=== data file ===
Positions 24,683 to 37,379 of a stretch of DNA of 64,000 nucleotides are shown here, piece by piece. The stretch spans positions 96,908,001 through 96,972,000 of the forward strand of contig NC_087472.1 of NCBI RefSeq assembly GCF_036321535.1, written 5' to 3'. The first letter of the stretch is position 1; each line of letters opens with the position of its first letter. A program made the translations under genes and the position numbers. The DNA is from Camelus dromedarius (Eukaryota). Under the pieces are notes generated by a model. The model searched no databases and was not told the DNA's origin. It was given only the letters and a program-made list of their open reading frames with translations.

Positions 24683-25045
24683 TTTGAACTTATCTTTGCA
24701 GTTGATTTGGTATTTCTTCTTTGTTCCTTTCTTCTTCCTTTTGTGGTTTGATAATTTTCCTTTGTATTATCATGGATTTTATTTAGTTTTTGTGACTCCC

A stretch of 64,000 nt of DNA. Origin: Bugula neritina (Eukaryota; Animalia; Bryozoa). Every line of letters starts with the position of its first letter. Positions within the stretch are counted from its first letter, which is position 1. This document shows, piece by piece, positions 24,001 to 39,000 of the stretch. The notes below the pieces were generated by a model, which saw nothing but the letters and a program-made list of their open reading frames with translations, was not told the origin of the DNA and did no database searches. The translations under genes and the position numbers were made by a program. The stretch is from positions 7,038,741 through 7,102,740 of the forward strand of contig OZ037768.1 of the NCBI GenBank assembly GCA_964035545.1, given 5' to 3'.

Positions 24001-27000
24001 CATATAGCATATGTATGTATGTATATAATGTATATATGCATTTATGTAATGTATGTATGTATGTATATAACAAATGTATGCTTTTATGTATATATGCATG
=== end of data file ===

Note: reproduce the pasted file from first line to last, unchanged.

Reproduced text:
Positions 24,683 to 37,379 of a stretch of DNA of 64,000 nucleotides are shown here, piece by piece. The stretch spans positions 96,908,001 through 96,972,000 of the forward strand of contig NC_087472.1 of NCBI RefSeq assembly GCF_036321535.1, written 5' to 3'. The first letter of the stretch is position 1; each line of letters opens with the position of its first letter. A program made the translations under genes and the position numbers. The DNA is from Camelus dromedarius (Eukaryota). Under the pieces are notes generated by a model. The model searched no databases and was not told the DNA's origin. It was given only the letters and a program-made list of their open reading frames with translations.

Positions 24683-25045
24683 TTTGAACTTATCTTTGCA
24701 GTTGATTTGGTATTTCTTCTTTGTTCCTTTCTTCTTCCTTTTGTGGTTTGATAATTTTCCTTTGTATTATCATGGATTTTATTTAGTTTTTGTGACTCCC

A stretch of 64,000 nt of DNA. Origin: Bugula neritina (Eukaryota; Animalia; Bryozoa). Every line of letters starts with the position of its first letter. Positions within the stretch are counted from its first letter, which is position 1. This document shows, piece by piece, positions 24,001 to 39,000 of the stretch. The notes below the pieces were generated by a model, which saw nothing but the letters and a program-made list of their open reading frames with translations, was not told the origin of the DNA and did no database searches. The translations under genes and the position numbers were made by a program. The stretch is from positions 7,038,741 through 7,102,740 of the forward strand of contig OZ037768.1 of the NCBI GenBank assembly GCA_964035545.1, given 5' to 3'.

Positions 24001-27000
24001 CATATAGCATATGTATGTATGTATATAATGTATATATGCATTTATGTAATGTATGTATGTATGTATATAACAAATGTATGCTTTTATGTATATATGCATG